There’s a moment when you look up, with all your family around you, your parents, sisters, brothers, aunts, uncles and the kids and you catch them in the middle of their busyness. Just an ordinary day. You look up while everyone’s bustling, everything’s clicking along, moving together, and in the middle of all that life chatter, you stop. You freeze frame it all. You realize it’s not always going to be that way. And you know, deep in your heart, you cannot stop it. You cannot stop the journey. You cannot stop time.
It seems like a lifetime ago I wrote this poem. I’d had that freeze frame moment as I watched my family around me. Now understand, the Hannah family has a long and rich legacy. Dry humor is an earmark and requirement. It’s born into us as much as we breathe. So, during that day, typical of him, my father landed this jewel of a remark about a movie he’d seen, how funny it was. He said, “It’s so funny you’ll laugh your ass off.” To me that was the perfect title. Things have changed since then. I could not stop time. I could not keep them with me forever, but I can tell you what it was like.
You’ll Laugh Your Ass Off
I don’t know.
I sit there and I’m overwhelmed.
They start these true, wonderful stories that just
come rollin’ out and get so wide.
And every word or so, a twist,
then a trickle and finally,
a side-swipe of the driest, funniest humor you ever heard.
That passes the twinkle in their eyes to your eyes
and draws up the corners of your mouth to a smirk,
a giggle and then into a breath-catching howl.
Close? Are they close?
Hell, how could you have a family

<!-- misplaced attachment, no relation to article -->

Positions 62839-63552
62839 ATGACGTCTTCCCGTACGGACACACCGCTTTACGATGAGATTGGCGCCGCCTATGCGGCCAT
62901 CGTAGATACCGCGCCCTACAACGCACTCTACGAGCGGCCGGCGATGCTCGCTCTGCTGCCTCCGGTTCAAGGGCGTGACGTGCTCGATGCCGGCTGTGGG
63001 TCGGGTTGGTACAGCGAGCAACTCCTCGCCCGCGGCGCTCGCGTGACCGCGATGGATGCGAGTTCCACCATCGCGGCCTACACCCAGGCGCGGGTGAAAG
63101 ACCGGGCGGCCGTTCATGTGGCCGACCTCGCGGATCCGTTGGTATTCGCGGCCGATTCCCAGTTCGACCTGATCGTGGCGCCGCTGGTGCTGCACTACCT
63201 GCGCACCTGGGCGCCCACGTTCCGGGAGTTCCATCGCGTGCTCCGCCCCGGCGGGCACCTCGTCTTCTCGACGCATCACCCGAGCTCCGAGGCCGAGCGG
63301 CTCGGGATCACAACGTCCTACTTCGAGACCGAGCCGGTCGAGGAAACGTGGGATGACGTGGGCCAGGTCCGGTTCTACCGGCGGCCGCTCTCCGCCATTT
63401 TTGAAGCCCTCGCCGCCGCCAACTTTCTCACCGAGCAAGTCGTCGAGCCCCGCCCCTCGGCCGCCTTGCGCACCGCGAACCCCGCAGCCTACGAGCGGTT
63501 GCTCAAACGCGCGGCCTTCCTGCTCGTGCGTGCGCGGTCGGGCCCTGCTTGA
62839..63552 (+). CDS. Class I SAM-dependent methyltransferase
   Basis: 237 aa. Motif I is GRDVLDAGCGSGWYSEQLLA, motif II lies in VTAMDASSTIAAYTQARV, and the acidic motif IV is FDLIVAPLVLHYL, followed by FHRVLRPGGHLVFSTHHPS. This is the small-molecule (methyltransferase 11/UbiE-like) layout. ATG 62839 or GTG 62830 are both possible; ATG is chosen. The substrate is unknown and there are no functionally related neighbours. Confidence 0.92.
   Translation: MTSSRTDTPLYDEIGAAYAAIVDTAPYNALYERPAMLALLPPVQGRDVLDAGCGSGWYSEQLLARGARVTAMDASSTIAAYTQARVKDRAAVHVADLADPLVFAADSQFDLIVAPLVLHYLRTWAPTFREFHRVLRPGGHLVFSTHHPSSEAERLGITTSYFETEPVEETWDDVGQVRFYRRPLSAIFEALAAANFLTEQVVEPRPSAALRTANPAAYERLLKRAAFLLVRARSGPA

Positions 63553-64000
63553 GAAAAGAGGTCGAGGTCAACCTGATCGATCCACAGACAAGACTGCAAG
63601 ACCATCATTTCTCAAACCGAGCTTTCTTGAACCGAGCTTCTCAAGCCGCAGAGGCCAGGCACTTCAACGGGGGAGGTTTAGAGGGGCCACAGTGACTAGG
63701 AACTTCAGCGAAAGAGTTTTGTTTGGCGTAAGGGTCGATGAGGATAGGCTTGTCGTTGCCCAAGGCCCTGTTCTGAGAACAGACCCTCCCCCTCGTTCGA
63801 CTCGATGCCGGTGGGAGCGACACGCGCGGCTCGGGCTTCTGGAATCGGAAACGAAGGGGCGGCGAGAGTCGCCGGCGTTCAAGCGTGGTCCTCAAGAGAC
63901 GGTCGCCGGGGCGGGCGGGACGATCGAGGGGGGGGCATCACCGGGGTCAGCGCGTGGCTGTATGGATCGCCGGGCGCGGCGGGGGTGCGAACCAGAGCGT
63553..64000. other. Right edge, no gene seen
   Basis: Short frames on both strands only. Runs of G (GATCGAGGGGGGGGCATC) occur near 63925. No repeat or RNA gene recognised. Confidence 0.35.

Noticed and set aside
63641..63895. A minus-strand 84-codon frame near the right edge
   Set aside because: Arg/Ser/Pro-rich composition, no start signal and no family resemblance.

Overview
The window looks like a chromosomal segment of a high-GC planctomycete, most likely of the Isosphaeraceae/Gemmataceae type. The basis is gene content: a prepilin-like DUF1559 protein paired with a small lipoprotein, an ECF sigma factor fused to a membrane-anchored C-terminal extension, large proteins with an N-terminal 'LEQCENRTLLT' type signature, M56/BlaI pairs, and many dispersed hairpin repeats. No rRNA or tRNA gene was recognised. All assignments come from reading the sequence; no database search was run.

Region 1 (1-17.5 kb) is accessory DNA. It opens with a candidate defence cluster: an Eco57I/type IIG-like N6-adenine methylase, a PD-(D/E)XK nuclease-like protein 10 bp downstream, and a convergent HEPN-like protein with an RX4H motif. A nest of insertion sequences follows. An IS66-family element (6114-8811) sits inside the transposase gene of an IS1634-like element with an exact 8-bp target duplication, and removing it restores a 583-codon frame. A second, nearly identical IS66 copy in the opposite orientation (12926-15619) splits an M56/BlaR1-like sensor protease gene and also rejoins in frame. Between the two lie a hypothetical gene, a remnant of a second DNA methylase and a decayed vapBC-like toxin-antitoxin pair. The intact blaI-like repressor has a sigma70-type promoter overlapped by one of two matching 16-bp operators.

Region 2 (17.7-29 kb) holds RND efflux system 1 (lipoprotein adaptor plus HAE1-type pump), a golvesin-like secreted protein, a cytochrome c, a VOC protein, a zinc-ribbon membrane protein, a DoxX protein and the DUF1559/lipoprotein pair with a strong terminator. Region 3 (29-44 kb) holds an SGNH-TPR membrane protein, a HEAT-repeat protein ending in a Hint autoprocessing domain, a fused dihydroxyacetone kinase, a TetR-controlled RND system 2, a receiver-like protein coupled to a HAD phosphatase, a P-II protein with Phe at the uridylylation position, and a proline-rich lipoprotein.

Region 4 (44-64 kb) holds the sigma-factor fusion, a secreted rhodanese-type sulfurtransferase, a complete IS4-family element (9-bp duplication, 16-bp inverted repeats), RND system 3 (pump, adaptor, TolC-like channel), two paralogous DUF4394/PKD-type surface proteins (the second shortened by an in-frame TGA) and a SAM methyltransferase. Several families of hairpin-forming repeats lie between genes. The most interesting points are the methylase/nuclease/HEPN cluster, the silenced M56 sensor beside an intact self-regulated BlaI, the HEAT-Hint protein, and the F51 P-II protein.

that kids each other like that, that hugs
and questions and fusses and cries
and not be close?
You don’t know close. You don’t know sitting
on a floor watchin’ em dance, being so little
you can only see shoes. You don’t know close
if you can’t remember family baseball games when you
were snatched up out of the way of the ball
in the same way you grab up the little ones now.
And the noise. I can’t hear if everyone doesn’t
talk at once. Three, four conversations simultaneously.
Some never finished. Every one important,
most of ‘em fast.
If you can’t keep up, you’re really gonna miss something.
It’s what prepared me for the world.
And those faces. Kind, loving faces. Character. Every one.
The old ones, character lines stretch for miles.
Warm and worn. Never a loss for words.
Some gone, wrapped in our memories and stories, and
not entirely let go. There’s a bunch of them.
And in the little ones, every one of ‘em pretty,
you can see those faces before my father and after.
I want to reach out and hold them,
stop time and keep them forever.
Layers of life, howls of joy,
builders of the walls of my heart.
God sure put in a hand-full of cravin’ for life
when he made them. And gave them
a salve for the struggle.
I’m tellin’ you,
you’ll laugh your ass off. And you’ll swear
you never had such a good time.
–By Martha Hannah